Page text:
from the rad dept
Nearly two years ago, we wrote about a bonkers lawsuit against the makers of the film American Hustle, brought by a journalist who used to make remarks about what microwaves do to the food we eat. The lawsuit was essentially over Jennifer Lawrence’s character, who had been built up in the film as a complete know-nothing whack-job, misinterpreting a historical article by Paul Brodeur in the film. This kind of thing is not remotely actionable, and such portrayals are not only protected against the libel and defamation claims Brodeur made by that pesky First Amendment thing we have, but in the context of the film there was simply zero chance of Brodeur suffering any harm from an insane character’s misunderstanding of his article’s position. I took the time to write about it because the idea of someone suing over this is hilarious, but the court forced to listen to this insanity couldn’t take the same snarky position I did.
So instead, when a California appeals court tossed the lawsuit entirely, it had to keep a straight face to explain its reasoning.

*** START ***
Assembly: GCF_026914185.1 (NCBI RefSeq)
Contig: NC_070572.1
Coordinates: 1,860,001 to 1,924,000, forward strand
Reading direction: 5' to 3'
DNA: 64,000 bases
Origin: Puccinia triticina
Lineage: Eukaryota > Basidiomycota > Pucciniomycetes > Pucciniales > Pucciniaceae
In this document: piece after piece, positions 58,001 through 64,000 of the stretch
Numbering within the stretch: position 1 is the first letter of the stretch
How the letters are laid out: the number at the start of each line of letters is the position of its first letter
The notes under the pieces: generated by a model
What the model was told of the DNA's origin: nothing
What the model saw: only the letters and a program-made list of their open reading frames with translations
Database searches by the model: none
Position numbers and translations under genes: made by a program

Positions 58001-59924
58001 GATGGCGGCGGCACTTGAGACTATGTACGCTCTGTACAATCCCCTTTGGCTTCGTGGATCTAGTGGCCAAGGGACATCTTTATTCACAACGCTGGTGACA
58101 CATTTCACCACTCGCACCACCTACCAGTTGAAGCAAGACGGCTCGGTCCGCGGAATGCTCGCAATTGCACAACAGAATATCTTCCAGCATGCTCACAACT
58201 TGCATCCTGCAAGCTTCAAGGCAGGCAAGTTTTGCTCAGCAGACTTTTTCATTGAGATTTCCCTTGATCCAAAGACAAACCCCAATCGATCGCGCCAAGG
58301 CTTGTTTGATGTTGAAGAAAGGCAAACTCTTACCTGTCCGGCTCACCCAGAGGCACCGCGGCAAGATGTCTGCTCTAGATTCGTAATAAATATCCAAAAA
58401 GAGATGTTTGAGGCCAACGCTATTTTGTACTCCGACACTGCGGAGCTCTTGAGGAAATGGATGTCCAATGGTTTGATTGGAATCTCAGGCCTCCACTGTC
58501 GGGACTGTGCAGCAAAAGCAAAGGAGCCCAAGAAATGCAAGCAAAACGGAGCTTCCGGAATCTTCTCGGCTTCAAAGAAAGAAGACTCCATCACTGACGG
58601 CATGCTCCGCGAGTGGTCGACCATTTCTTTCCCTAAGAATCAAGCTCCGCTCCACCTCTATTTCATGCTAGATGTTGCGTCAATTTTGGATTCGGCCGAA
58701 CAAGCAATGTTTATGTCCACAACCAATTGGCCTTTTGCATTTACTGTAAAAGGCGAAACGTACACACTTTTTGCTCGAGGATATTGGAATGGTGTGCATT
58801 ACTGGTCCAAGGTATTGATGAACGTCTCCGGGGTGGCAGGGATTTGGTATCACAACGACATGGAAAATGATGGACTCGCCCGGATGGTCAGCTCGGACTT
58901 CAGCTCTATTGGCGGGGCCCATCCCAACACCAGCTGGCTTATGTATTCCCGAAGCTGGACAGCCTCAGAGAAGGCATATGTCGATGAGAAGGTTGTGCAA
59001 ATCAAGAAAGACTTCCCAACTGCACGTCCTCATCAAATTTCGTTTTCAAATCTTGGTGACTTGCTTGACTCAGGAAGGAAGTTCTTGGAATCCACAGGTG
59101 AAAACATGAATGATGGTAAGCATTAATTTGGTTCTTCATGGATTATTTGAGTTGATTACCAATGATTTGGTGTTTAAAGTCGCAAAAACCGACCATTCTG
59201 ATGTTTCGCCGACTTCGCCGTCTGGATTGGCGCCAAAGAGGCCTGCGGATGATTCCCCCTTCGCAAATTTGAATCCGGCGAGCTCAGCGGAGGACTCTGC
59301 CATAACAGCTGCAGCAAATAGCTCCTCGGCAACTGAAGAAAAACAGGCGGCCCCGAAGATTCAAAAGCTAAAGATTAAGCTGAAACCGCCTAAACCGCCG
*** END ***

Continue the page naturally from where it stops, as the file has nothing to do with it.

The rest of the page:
On Monday, California appeals court justice Elizabeth Grimes came to the conclusion that Brodeur’s defamation complaint is unlikely to be successful and must be stricken as an impingement of producers’ First Amendment rights.
Judge Grimes’ opinion patiently lays out its reasoning, citing that Brodeurs’ views on whether nutrition is removed by microwaving food was not actually all that clear at the time the film was produced, that this question was indeed a matter of public interest during the time of the film’s setting, oh, and also the whole film is a farce and the character is crazy-pants, so why are you bringing this before the court to begin with?
“American Hustle is, after all, a farce. The stage was set at the beginning of the film. (‘Some of this actually happened,’ is the line that appears on screen to start things off, and it sets the tone perfectly.”) The character who utters the allegedly defamatory statement is portrayed throughout the movie as ‘slightly unhinged’ and ‘a font of misinformation,’ and Irving and Rosalyn both refer to the microwave oven as the ‘science oven.’ We doubt any audience member would perceive any of Rosalyn’s dialogue as assertions of objective fact.”
Except maybe Paul Brodeur? Regardless, even in this unholy era we live in, in which anyone can sue anyone for anything, with a particularly lenient nod towards libel and publicity laws, this entire lawsuit was every bit as farcical as the film it had sued over. Free speech does matter, after all, and it may matter most in protecting art.